An oft expressed sporting analogy is that one team did not win a match, but the other lost it. This notion can be applied to some extent here (this is not to say that the Tories or Lib Dems are completely incompetant, quite the contrary, they have done well to seize the initiative and run with it). The trouble is using the big picture of national politics to judge the regional level. Obviously the various candidates in the various regions have policies relevant to that area. But the big picture undoubtedly plays some part. Without, I feel, offering anything really substantial in terms of policy the Tories and the Lib Dems are capitalising well upon the failings of Labour, and this is reflected in the results.

I wish to leave British affairs, enough will be said on them (including numerous posts today on BULS), and instead look briefly at the other election that is rumbling on. In Zimbabwe the failure of either big party to gain the requisite 50% has meant that a second round of elections will take place. Which if you are Morgan Tsvangirai is bad news. The five week delay in annoucing the results has raised many eyebrows across the world, and the news that another round of elections will deepen fears that Mugabe will worm his way into power once more. Claims that there has been widespread intimidation and threatening actions undertaken by Mugabe’s militia are, whilst unproven, likely to founded in some degree of truth. The plight of Zimbabwe is one which is felt across the world I feel. Most people are sympathetic to the people of the country so ravaged by internal strife.

So it is I am trying to put this in perspective. I have heard the grumblings of many Labourites and non Labourites alike regarding Boris’ ability to run London in the build up to 2012. I am thankful. Despite his failings (of which he undoubtedly has some, but who doesn’t), the issues in Zimbabwe indicate that things could be a lot, lot, lot worse.

The times, they are a changing…

4 03 2008

Whilst trawling through one of the oh-so-enjoyable books that I have to read for one of my courses I was interested to find the following quotation. The book is about British Radicalism in the 1790s.

“the press free, the laws simplified, judges unbiassed[sic], juries independent, needless places and pensions retrenched, immoderate salaries reduced, the public better served, taxes diminished and the necessaries of life more within reach of the poor, youth better educated, prisons less crowded, old age better provided for, and sumptous Feasts, at the expense of the starving poor, less frequent” (Cited in H.T. Dickinson British Radicalism and the French Revolution 1789- 1815)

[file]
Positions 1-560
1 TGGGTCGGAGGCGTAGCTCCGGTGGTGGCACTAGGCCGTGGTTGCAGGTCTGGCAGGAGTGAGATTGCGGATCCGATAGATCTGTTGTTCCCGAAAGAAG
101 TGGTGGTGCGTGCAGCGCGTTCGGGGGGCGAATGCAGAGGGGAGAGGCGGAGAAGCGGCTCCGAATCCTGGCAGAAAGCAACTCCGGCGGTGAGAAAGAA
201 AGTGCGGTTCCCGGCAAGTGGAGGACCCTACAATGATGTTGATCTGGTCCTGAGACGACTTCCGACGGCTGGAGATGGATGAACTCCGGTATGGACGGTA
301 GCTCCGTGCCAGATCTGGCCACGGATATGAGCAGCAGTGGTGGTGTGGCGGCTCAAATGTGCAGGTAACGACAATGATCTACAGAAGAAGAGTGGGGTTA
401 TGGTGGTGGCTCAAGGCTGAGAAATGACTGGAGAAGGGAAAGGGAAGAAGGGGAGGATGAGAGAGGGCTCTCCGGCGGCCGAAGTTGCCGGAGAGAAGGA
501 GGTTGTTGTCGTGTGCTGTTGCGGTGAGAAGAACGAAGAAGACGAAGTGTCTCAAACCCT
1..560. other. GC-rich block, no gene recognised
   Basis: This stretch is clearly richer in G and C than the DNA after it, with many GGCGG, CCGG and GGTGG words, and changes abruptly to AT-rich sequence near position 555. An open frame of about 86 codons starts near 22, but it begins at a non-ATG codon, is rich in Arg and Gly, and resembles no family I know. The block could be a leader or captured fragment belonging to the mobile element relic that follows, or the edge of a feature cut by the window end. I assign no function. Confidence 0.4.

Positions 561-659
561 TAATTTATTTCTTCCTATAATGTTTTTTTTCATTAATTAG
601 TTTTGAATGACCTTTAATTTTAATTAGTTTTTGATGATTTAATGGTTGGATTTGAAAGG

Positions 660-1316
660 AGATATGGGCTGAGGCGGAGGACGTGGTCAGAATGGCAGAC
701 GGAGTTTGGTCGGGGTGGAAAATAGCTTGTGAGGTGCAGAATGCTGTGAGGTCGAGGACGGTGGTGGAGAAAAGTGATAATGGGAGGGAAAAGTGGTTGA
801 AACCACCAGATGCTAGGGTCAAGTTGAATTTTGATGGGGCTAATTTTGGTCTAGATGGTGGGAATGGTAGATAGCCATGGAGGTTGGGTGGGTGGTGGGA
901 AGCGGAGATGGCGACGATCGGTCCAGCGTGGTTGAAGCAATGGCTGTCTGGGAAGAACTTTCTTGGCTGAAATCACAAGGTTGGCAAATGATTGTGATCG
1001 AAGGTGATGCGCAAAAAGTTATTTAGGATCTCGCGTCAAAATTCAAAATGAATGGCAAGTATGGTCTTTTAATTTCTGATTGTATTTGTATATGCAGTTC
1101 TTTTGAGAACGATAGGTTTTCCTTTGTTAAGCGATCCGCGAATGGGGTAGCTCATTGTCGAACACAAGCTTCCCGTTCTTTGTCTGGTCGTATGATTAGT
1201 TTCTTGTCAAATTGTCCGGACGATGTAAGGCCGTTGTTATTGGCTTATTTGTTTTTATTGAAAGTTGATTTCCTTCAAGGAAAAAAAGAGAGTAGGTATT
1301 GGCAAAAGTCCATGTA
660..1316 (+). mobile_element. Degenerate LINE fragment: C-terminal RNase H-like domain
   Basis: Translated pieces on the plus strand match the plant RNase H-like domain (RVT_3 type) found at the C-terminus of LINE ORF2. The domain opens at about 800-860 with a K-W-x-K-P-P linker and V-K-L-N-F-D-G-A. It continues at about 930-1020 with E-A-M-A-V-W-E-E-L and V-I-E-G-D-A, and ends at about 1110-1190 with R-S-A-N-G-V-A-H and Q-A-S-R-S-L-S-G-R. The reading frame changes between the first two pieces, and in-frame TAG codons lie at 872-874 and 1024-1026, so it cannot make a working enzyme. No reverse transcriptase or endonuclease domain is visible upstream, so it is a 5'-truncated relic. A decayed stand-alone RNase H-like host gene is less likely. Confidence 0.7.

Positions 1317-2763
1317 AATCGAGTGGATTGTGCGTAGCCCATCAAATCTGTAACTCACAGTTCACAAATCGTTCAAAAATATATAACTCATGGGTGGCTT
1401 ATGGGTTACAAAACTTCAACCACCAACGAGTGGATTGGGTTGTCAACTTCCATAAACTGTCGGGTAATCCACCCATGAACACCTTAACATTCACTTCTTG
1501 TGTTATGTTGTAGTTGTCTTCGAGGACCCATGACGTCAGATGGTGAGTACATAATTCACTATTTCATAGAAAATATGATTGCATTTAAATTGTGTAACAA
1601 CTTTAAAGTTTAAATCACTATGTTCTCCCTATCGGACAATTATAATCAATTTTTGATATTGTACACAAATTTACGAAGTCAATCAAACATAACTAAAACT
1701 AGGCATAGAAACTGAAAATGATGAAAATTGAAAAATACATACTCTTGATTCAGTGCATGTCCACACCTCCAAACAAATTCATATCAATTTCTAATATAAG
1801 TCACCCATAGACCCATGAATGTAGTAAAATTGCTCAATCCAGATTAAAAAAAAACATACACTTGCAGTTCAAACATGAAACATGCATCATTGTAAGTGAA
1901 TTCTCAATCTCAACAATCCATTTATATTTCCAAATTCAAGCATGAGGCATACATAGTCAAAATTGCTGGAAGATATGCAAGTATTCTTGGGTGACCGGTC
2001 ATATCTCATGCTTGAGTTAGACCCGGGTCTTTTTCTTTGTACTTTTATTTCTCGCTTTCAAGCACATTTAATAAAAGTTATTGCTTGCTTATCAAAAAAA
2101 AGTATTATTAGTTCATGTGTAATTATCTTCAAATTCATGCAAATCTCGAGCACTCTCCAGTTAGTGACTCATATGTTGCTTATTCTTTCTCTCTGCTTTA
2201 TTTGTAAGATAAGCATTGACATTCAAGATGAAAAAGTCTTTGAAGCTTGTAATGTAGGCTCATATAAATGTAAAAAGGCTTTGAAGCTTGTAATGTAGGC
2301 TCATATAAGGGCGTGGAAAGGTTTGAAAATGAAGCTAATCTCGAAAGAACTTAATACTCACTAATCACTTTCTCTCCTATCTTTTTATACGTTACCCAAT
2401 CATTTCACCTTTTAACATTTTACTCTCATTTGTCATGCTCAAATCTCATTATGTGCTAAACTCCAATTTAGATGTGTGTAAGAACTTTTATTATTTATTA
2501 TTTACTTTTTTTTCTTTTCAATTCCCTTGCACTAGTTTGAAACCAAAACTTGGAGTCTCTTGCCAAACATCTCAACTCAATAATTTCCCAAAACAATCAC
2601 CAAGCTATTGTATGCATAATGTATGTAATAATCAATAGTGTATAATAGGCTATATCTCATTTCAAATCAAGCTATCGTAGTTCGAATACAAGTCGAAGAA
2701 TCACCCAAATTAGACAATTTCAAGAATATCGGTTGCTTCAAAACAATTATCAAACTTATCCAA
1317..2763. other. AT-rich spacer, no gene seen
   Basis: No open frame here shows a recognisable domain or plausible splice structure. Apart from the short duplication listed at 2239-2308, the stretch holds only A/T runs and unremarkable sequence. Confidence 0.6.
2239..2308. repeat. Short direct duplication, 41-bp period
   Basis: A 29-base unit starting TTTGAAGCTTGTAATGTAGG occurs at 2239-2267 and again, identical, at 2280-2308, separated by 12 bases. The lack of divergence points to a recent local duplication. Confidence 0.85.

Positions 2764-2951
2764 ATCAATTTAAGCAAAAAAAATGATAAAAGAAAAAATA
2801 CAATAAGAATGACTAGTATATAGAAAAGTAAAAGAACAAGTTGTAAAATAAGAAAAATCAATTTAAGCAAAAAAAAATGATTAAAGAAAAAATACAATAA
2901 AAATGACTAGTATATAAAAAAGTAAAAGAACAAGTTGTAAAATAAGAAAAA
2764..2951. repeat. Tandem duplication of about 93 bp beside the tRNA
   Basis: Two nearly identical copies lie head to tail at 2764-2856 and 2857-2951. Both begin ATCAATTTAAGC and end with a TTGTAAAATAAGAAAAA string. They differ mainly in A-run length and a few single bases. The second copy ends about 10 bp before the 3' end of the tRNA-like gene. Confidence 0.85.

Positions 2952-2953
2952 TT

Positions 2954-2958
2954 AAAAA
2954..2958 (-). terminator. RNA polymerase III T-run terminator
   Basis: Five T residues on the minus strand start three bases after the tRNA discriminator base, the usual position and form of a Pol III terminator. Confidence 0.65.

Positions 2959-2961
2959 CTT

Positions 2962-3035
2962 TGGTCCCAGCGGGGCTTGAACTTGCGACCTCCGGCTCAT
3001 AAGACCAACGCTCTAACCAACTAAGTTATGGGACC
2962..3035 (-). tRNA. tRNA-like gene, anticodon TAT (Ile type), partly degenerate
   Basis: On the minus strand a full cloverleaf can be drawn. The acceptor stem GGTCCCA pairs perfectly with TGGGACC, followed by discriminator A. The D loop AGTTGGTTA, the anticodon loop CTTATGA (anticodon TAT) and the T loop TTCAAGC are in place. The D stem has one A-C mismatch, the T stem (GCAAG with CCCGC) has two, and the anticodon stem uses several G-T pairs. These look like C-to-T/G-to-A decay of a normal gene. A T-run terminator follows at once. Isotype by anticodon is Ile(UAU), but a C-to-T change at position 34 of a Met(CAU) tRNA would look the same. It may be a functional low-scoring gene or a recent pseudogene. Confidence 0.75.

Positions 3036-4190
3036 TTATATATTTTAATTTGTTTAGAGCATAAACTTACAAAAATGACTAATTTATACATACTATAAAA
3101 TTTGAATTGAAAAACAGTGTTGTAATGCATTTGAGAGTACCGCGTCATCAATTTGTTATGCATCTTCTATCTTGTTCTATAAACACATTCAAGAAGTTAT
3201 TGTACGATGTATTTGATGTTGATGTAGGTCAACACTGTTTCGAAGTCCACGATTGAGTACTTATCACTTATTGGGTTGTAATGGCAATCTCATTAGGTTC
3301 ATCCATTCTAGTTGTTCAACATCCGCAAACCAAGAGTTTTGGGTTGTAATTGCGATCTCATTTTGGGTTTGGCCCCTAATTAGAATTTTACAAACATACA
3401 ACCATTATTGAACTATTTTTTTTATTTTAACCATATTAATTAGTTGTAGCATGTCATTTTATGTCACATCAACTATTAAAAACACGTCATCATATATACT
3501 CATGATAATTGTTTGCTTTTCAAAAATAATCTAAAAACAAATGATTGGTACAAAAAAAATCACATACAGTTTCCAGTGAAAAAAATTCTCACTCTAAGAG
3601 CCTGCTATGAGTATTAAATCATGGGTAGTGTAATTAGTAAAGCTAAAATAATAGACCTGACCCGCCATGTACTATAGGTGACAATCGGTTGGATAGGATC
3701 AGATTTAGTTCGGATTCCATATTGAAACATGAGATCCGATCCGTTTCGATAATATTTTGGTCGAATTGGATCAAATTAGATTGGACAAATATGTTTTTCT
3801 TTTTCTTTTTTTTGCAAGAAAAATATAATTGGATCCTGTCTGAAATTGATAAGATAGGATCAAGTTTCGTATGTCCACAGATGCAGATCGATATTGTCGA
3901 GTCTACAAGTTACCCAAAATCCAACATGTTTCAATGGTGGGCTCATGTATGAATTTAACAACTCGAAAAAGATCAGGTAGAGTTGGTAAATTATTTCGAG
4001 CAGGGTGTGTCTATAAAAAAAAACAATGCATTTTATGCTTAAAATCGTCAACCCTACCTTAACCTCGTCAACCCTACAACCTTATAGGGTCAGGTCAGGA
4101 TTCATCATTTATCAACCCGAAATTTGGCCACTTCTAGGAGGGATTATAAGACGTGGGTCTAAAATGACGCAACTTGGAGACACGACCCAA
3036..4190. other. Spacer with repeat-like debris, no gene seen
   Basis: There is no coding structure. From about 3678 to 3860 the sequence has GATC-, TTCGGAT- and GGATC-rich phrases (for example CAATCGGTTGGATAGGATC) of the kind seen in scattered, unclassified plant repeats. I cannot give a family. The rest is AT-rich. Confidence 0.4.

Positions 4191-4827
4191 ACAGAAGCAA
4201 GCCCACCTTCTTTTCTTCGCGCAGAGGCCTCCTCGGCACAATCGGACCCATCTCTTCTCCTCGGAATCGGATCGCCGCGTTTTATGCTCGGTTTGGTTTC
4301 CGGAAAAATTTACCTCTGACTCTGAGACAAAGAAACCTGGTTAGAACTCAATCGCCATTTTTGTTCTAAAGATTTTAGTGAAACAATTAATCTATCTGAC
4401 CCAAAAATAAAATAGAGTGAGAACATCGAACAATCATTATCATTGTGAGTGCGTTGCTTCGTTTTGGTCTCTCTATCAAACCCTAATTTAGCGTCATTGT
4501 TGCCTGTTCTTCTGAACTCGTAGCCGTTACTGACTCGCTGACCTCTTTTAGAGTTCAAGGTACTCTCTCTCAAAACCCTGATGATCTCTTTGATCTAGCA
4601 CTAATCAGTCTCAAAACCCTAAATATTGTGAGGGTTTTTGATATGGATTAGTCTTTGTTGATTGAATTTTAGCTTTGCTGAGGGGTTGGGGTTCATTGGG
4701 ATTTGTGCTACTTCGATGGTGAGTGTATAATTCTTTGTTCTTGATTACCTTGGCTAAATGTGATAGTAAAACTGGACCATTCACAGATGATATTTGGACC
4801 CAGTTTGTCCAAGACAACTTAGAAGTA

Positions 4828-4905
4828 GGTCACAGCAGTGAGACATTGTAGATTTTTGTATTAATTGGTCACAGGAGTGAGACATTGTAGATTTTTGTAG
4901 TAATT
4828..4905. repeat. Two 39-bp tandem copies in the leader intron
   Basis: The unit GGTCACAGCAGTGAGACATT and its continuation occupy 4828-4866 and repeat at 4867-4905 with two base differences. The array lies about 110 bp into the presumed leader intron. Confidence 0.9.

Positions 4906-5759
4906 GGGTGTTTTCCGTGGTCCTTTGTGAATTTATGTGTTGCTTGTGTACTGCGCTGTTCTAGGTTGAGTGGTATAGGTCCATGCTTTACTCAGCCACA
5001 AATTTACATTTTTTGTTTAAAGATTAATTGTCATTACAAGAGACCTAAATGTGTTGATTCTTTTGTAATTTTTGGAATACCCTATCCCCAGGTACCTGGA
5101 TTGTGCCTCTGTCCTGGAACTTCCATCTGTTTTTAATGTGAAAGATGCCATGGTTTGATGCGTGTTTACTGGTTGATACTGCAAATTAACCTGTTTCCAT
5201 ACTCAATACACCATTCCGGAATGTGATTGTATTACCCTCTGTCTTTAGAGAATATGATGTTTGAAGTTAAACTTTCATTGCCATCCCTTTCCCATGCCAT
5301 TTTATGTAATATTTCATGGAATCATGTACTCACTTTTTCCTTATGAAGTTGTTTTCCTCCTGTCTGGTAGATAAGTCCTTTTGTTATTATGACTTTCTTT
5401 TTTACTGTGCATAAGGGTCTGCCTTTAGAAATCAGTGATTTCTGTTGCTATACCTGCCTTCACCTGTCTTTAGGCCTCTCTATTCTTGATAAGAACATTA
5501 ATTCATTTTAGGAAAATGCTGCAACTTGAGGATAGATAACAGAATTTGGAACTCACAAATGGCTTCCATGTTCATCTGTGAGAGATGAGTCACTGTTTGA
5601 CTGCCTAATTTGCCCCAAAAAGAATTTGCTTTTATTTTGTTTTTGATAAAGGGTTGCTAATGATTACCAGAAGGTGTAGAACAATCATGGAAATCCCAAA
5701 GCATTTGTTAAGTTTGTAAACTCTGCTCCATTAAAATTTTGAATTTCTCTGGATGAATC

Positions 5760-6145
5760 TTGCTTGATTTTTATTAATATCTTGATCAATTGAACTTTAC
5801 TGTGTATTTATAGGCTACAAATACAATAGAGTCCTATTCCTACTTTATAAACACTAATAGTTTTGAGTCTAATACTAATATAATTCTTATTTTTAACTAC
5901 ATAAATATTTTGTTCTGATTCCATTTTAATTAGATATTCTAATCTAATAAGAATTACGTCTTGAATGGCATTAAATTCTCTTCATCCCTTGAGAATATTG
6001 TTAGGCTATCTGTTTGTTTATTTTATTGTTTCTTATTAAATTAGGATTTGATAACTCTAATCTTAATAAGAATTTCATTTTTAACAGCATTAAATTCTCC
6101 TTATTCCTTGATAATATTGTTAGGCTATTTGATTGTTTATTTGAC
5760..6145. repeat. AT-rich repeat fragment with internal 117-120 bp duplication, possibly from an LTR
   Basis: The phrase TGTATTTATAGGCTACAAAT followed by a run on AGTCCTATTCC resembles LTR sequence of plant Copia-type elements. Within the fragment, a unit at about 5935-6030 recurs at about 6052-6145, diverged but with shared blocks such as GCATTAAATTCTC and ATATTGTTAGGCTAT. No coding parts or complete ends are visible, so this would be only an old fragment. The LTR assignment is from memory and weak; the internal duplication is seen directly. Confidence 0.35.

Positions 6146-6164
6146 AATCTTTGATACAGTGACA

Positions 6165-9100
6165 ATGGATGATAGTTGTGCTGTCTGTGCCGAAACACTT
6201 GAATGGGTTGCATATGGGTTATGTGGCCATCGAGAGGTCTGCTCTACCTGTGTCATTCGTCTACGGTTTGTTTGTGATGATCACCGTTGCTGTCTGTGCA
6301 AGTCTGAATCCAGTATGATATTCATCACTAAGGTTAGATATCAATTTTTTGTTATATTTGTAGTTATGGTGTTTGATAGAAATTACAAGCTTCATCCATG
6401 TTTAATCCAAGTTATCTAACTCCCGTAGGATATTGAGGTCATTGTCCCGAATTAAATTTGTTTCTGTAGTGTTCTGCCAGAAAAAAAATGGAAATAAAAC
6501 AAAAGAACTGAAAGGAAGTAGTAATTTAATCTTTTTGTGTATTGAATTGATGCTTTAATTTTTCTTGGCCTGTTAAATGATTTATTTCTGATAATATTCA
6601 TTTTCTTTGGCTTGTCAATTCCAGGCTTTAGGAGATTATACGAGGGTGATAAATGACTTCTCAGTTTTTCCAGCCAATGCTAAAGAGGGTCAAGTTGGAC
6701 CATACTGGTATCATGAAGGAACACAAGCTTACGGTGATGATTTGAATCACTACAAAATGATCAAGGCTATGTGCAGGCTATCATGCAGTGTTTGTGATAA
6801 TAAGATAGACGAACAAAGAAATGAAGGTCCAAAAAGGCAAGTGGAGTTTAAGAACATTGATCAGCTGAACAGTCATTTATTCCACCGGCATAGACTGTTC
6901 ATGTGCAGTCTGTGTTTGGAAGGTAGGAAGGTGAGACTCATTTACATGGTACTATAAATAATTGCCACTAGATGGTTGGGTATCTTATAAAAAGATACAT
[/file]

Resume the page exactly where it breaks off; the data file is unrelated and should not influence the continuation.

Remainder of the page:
The quote itself was written in 1792. It lists what the so-called radicals aimed to achieve. There is two very interesting things to note about it.

Firstly, that the issues highlighted here are still the same issues with which we are dealing today. Prison overcrowding, taxes, education, poor people and the poverty line, care for old people. All sound like watchwords from either Labour or the Conservatives spring conferences. Which leads me to wonder

a) If politics has gone round in a circle (ie changing things and then changing them back) over the course of 200 years.

or b) If in reality, nothing much has changed since the 1790s. With the exception of modernisation of course. At heart, the problems of the 1790s are the same problems of today, just dressed differently.

I’m inclined to think that the latter view is the more accurate one, and as politicians have for 200 years strived to solve these issues, it seems that people still have the same basic wants and needs as they used to. Politicians have not sorted out some of the basic issues facing many people. I would maintain that politics is still an elitist conception (although nowhere near as bad as back in the 1790s), and consequently, politicians are still failing to adequately bring politics to the people. Because this hasn’t been done, it can therefore be worked out that those basic issues people have will not have been adequately sorted.

Onto my second point, and this is rather briefer. As the books title suggests, these ideas were very much “radical” at the time. I would though, challenge anyone to suggest that either Brown’s Labour or Cameron’s Tories are “radical”. Both are jostling for the occupied middle ground, and are about as far away from “radical” as you can get.